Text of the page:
Bill caps ARPA hardship payments at $186M
Many Diné are waiting and hoping for another round of hardship assistance from the American Rescue Plan Act funding of $1.86 billion received by the Nation.
But that possibility was significantly limited by a provision in the bill (CJY-41-21), which was signed into law by President Jonathan Nez on Aug. 3.
Only one delegate, Shiprock’s Eugenia Charles-Newton, voted “nay” on the bill, which sets up a framework to appropriate and spend ARPA monies through the newly created Navajo Nation Fiscal Recovery Fund.
The bill includes a number of directives, one of which puts a cap on potential hardship assistance for individuals.
The bill’s spending plan for the fund states that financial assistance to enrolled Navajo Nation members will be limited to 10% of the total funds received by the Nation.
Ten percent of the total ARPA funds amounts to about $186 million, and if the approximately 400,000 enrolled Navajos applied, payments would be $465 per person.
The bill states that after the second quarter of 2024, unallocated or unspent funds can be reallocated for financial assistance to enrolled members through resolution of the Navajo Nation Council and approval by the president.
But that would mean that, presuming there is any remaining unspent money at that time, people would have to wait until end of 2024 to receive any additional hardship payment.
This would defeat one of the purposes of ARPA, to help people recover from the COVID-19 pandemic now.
Focus on infrastructure
ARPA funds are intended to respond to the COVID-19 public health emergency and its negative economic impacts, including assistance to households, small businesses, nonprofits, and aid to impacted industries such as tourism, travel and hospitality.
It also offers premium pay to essential workers, makes necessary investments in water, sewer and broadband infrastructure, and replaces lost revenue for local governments to strengthen services to the public.
Fiscal Recovery Fund costs must be obligated or incurred by Dec. 31, 2024, and projects must be completed by Dec. 31, 2026.
A joint news release from the president’s office and speaker’s Office on Tuesday made no mention of the cap on payments to individuals included in the bill, instead emphasizing the importance of infrastructure projects.
“After decades of unfinished infrastructure, struggling economy, and inadequate education systems, the Navajo Nation is on the doorstep of changing our future for our grandchildren,” said Nez.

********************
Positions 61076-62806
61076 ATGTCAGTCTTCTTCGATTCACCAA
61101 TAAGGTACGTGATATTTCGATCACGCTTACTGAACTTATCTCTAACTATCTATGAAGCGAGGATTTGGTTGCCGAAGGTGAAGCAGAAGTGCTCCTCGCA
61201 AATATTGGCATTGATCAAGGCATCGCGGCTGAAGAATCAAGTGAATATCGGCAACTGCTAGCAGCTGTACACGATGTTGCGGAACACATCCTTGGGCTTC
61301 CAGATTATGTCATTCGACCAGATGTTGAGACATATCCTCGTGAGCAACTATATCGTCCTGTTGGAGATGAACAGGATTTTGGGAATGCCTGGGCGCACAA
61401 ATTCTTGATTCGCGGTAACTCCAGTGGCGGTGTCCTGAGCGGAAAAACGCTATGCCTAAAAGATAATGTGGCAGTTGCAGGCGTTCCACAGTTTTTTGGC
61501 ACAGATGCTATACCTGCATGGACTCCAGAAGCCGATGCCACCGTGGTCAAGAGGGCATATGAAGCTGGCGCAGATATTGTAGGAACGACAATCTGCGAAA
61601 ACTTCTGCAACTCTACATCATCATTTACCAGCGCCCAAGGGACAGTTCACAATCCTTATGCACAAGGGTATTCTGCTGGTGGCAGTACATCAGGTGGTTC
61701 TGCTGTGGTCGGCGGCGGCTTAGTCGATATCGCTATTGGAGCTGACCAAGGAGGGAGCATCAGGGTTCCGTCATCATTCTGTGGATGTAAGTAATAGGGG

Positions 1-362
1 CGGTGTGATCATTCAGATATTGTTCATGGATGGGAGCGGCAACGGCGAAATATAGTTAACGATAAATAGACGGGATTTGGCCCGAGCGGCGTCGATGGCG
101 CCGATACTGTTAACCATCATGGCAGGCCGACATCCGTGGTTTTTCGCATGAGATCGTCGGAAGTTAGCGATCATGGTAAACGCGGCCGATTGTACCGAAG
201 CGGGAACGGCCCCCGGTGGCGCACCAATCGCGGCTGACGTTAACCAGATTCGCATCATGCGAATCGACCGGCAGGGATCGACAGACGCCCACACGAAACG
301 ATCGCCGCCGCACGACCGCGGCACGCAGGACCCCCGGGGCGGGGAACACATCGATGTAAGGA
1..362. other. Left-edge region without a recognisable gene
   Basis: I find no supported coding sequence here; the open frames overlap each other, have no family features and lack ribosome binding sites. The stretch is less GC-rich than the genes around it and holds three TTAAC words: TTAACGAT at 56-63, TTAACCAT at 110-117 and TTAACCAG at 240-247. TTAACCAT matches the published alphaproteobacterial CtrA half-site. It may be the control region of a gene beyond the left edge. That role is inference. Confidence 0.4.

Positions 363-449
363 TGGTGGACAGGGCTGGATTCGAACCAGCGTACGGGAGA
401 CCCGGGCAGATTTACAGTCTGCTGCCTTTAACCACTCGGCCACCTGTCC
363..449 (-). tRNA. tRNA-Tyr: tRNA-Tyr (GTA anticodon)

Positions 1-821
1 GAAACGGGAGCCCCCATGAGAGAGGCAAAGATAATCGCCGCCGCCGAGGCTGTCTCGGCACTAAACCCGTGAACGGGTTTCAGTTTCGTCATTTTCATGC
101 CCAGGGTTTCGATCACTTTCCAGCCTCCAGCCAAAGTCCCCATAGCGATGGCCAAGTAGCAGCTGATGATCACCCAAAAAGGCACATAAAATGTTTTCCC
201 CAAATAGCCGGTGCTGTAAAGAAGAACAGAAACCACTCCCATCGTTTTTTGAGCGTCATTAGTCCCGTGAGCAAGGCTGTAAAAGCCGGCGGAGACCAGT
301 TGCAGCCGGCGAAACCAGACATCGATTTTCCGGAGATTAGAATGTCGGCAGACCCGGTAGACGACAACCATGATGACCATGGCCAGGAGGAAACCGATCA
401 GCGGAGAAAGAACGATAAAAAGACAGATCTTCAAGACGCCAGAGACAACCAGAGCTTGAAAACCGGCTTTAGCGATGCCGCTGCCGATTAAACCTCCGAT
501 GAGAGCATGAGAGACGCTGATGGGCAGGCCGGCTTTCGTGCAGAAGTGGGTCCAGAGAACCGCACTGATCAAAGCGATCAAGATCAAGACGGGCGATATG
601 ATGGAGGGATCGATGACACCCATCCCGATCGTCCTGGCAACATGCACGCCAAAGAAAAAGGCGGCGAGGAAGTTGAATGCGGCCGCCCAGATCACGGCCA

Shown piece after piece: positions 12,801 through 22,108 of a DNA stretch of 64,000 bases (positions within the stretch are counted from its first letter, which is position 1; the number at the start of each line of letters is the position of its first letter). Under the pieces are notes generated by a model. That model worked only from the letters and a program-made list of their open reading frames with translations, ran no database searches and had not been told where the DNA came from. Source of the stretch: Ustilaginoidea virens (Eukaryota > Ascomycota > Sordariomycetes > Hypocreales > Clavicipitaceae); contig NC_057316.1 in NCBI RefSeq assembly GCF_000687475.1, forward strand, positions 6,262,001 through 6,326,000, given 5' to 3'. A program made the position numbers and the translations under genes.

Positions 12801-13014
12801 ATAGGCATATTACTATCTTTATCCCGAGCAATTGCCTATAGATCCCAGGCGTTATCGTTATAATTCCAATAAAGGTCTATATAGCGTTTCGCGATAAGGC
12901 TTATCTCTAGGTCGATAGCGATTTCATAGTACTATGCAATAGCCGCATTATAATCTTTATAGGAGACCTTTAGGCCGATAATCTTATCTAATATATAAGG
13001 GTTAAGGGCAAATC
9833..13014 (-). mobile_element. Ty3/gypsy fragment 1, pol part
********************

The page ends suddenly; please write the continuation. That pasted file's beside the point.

Meanwhile, the bill allocates 10% of ARPA funds, or about $186 million, to the president’s and speaker’s offices for administration of ARPA projects and monies.
“Together, through the resiliency of our frontline warriors and our Navajo people, we built on opportunities and resources to help each other,” said Nez.
A request to Speaker Seth Damon and the sponsors of the legislation as to how the 10% percent cap on payments to individuals was decided, whether it was agreed upon by the Council before the legislation was heard, and whether the three branch chiefs supported it, was not responded to.
Back in early June, delegates Eugenia Charles-Newton and Vince James submitted a request for a bill proposing to use American Rescue Plan Act funds to give every enrolled Diné adult $2,000 and every child $1,000 in hardship assistance.
Acting Controller Elizabeth Begay has estimated that would cost about $600 million, or about one-third of Navajo ARPA funds.
A popular program
James said that the ARPA spending guidelines are what led him and Charles-Newton to initiate the bill in addition to the fact that the CARES Act Hardship Assistance program was wildly popular among the people.
At the time James said the new hardship assistance bill was being crafted by the legislative counsel’s office and was one of the first proposals in the pipeline to spend a portion of the $1.86 billion.
Now that the process for expending ARPA funds is in place, that bill can move forward. However, the new cap on hardship payments would prohibit the larger payment amounts unless the provision is rescinded.
“The way it was explained to me is that the ten percent cap means that one hundred eighty million is basically what we would get,” said Charles-Newton.
Charles-Newton said she and James will be “taking the issue to the people” with a live Facebook video this week to explain the provision and offer some options for how to move forward.
“We’re going to leave it to the people and we’re going to present it to them,” she said.
Charles-Newton said people will also need to contact their Council delegates if they want to advocate for larger hardship payments.
Reached by phone, Carl Slater, primary sponsor of the bill, proposed that any additional hardship payments could be prioritized based on need or financial impacts suffered due to COVID-19, which could reduce the number of applicants if a new hardship assistance legislation were to be passed.
“They could create a priority group,” he said. “The Hardship Assistance was supposed to be for those who experienced hardship.”
Yet, over the past year, Charles-Newton has repeatedly said that every member of the Navajo Nation has suffered the impacts of COVID-19 in one way or another and all are deserving of hardship assistance.
This is why every eligible enrolled member of the Navajo Nation was able to apply for the Navajo CARES Act Hardship Assistance payments.